“V” for Vitis (and for Variety)

vitis nature

One aspect of Agroknow’s work in the context of the BigDataEurope Horizon 2020 project (and as the project is moving forward entering its second year) is to develop a pilot addressing a specific Horizon 2020 Societal Challenge and from a domain specific perspective (in our case that of Societal Challenge 2: Food security, sustainable agriculture and forestry, marine, maritime and inland water research and the bioeconomy). Our pilot is specific to agriculture and more specifically to viticulture and the diversity of grapevine varieties. What we want to do is to explore how we can “support advanced crop data discovery, processing, combining and visualization from distributed and heterogeneous data repositories”.

“Why Viticulture?” you might ask. For many reasons. When it comes to research and viticulture, there are sustainability and biodiversity challenges for with local varieties being lost while at the same time, there is the need to exploit new grapevine varieties and clones in terms of climate change adaptation. Not to mention, of course, the importance of viticultural products on human health. Obviously, the vine and wine sector is a continuously growing market in Europe, in terms of economy, market and commerce.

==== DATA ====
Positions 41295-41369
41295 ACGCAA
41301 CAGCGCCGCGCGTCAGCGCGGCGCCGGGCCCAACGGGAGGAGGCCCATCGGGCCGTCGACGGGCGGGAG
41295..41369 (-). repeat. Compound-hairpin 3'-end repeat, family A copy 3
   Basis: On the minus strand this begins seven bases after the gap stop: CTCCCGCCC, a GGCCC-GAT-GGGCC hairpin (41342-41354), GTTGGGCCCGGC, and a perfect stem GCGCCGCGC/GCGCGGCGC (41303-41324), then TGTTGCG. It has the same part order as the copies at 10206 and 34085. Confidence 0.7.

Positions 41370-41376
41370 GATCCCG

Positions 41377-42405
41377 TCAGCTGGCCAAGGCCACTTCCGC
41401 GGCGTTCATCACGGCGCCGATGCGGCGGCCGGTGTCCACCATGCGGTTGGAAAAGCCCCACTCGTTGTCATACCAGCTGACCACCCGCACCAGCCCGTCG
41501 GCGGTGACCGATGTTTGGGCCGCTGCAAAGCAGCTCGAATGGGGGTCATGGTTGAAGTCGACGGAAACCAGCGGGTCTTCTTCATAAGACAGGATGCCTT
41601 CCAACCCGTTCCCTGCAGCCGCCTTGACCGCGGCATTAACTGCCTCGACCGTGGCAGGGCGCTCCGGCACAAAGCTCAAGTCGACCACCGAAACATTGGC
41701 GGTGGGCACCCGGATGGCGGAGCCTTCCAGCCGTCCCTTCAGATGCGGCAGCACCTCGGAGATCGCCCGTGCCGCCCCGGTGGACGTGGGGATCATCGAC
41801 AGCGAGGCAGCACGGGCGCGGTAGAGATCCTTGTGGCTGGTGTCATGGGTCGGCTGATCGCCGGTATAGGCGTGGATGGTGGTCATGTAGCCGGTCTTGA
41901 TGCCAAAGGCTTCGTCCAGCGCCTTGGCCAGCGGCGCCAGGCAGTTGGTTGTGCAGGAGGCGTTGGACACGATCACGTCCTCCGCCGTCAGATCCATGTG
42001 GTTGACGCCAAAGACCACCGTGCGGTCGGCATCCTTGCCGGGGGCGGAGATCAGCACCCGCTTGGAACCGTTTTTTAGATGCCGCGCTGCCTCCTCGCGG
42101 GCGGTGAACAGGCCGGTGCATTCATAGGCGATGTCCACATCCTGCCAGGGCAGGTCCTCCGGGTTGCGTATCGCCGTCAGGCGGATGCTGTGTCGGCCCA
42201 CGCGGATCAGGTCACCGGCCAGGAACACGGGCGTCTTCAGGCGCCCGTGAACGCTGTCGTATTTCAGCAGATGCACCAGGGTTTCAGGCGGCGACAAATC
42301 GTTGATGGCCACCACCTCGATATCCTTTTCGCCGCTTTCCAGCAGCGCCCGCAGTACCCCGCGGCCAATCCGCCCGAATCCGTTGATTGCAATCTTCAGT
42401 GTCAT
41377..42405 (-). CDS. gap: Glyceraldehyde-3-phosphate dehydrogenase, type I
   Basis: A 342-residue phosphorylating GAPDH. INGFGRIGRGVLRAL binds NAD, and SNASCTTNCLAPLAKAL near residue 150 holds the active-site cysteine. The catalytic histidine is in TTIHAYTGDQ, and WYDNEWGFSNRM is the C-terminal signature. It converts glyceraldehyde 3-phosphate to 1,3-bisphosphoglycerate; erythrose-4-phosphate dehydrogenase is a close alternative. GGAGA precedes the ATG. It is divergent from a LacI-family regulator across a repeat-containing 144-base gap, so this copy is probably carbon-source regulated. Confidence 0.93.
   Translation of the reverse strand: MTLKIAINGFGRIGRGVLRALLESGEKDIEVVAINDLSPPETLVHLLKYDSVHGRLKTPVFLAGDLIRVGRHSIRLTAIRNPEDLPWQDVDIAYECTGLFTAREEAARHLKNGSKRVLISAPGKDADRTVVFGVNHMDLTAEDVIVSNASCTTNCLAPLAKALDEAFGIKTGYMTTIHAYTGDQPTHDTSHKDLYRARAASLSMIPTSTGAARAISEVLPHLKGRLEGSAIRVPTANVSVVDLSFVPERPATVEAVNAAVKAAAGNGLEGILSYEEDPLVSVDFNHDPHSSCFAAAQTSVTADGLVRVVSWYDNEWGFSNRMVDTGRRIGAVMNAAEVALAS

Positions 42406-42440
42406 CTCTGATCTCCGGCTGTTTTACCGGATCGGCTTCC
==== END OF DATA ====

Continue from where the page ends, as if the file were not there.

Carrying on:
But let’s get back to our “V” issue. As mentioned in an earlier Agroknow blog post, Big Data is all about the four Vs, one of them being Variety. This extreme variety of data in agriculture has been verified in a workshop organized by Agroknow, FAO and the BigDataEurope project in the context of the Research Data Alliance 6th Plenary Meeting. And viticulture is no exception. Currently, every research being done in viticulture produces a wide variety of heterogeneous (and big) data in every step of the experimental process, whether this research is related to genetic study and identification of grapevine varieties, phenotypic description of grapevine varieties, climate impact on grapevine varieties, precision viticulture, breeding etc.

viti data

Grapevine varieties differ from one another in such a degree that researchers may find themselves surrounded by raw data types that need to be managed: genotype data, phenotype data, spectrophotometer data, sensor data, images etc. and many more types of data that need to be translated and integrated into tables, diagrams and other visualized ways in order to present all this information in a simple and meaningful way.

Our use case pilot is a work in progress at the moment so stay tuned for more details and interesting things to come.


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